Welcome to AARTO facts
The definitive reference for the Administrative Adjudication of Road Traffic Offences (AARTO) Act.
Everything you need to know about AARTO - in one place.
"JPSA puts the AARTO puzzle and so much more together for you"
JMPD has cancelled ALL outstanding unpaid unlawful AARTO infringement notices!
Following JPSA's complaint to the Public Protector and our subsequent follow-up letter to the JMPD and RTIA when it was announced by the JMPD that members of the public would have to complete and submit representation forms in order to have unlawful AARTO fines withdrawn, the JMPD has taken the action of programmatically marking all unpaid unlawful infringement notices starting with the prefix 02-4024 as "finalised".
For more information on this, please see this article.
It has taken three and a half years since JPSA lodged its complaint against the JMPD with the Public Protector but the report thereon was finally released on 18 December 2014. The JMPD's greed and lies have finally caught up with them after Justice Project South Africa lodged a complaint with the Public Protector on 15 June 2011 - following numerous engagements with the JMPD, the RTIA, the RTMC and the Department of Transport which all failed to yield any results.
The Johannesburg Metropolitan Police Department (JMPD) has been found to have engaged in improper conduct and maladministration by the the Public Protector of South Africa. In her full report entitled "A Matter of Interpretation", the JMPD is cited as having violated the provisions of the AARTO Act which compel all issuing authorities to serve AARTO 03 infringement notices by registered mail.
The decision to lodge a complaint with the Public Protector was not taken lightly. If you would like to understand why JPSA lodged this complaint with the Public Protector - click here.
For our summary of the Public Protector's report, click here.
Before we start...
Please understand that this site is run by Justice Project South Africa, which is an NGO and is not in any way associated with or funded by the authorities involved in the implementation of the Administrative Adjudication of Road Traffic Offences (AARTO) Act.
We provide this site in the interests of educating the public about the real effects that AARTO will have on you. It is NOT the "official AARTO website" which is run by the RTMC. You are more than welcome to visit that site, but we do point out that it provides less candid information than you will find on our site.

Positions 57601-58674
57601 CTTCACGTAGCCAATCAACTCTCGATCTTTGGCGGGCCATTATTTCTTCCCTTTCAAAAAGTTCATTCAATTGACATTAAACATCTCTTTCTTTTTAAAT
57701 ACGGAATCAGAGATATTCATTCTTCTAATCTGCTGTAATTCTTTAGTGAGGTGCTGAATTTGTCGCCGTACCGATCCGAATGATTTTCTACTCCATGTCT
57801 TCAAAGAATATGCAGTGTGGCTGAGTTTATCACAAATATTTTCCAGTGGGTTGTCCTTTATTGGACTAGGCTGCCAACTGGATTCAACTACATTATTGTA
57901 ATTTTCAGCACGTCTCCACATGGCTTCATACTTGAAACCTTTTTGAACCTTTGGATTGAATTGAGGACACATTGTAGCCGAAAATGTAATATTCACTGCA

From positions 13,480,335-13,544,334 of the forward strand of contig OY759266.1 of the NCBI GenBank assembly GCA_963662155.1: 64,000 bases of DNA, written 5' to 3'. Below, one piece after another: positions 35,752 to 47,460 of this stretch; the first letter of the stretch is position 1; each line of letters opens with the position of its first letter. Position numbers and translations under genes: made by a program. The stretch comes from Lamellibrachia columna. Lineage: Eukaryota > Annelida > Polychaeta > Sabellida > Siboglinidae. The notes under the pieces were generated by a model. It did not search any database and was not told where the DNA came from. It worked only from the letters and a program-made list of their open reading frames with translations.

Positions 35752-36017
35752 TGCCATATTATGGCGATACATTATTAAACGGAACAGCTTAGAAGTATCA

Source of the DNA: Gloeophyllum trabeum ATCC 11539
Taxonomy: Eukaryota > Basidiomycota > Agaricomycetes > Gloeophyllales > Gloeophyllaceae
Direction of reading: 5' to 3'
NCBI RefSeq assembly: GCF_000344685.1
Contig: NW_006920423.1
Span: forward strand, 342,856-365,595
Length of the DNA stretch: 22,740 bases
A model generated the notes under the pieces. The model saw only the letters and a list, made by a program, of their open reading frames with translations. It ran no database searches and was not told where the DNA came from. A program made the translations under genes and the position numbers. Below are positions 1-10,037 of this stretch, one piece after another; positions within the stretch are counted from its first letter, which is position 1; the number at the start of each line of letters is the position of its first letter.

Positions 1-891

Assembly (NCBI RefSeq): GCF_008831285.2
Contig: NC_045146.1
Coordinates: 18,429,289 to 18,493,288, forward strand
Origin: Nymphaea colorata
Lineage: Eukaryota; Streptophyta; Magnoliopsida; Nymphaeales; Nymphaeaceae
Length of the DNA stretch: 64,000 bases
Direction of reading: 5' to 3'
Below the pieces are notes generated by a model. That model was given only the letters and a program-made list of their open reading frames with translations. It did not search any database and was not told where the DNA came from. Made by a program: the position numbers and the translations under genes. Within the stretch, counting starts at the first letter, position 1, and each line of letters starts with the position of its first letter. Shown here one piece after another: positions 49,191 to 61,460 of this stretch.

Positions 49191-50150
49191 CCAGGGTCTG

Don't shoot the messenger...
We realise that if you are visiting this site, you have probably become frustrated by endless attempts on your part to get answers to your questions on AARTO through the channels provided by the authorities. You can take solace in the fact that you are not alone in your frustration. We will assist you as far as we can, but we do ask that you remain civil and don't take your frustrations out on us.
Below, you will find a quick reference to the most likely questions you may be seeking to have answered. We have however provided way more than this, which you can access by spending some time navigating this site.
What is AARTO?
AARTO is an acronym for the Administrative Adjudication of Road Traffic Offences Act. It is not an entity and it is only in force in the operational areas of the Johannesburg Metropolitan Police Department (JMPD) and the Tshwane Metropolitan Police Department (TMPD). Elsewhere in South Africa, the Criminal Procedure Act applies.
The distinct difference AARTO has from the Criminal Procedure Act is that AARTO is an administrative process, whilst the Criminal Procedure Act is exactly what it's name denotes, a criminal procedure. Therefore under AARTO no warrants of arrest will ever result from an infringement notice. So the next time the JMPD pulls you over in a roadblock, tell them to get lost if they say they will arrest you if you don't pay, but you should also not adopt the attitude of "I'll wait for a summons before doing anything about my fine".
If you wait for a summons for an AARTO infringement notice it will never arrive, because it is not part of the AARTO process. We urge you to become familiar with AARTO and its processes so you don't find yourself in more hot water than is absolutely necessary. Read all about AARTO in layman's terms in our full tutorial.
What is an AARTO infringement notice?
South Africa currently has two pieces of legislation in place which deal with the practical application of traffic fines. One is the Administrative Adjudication of Road Traffic Offences (AARTO) Act, which is in force in the operational areas of the Johannesburg and Tshwane Metropolitan Police Departments ONLY. The other is the Criminal Procedure Act, which applies everywhere else in South Africa.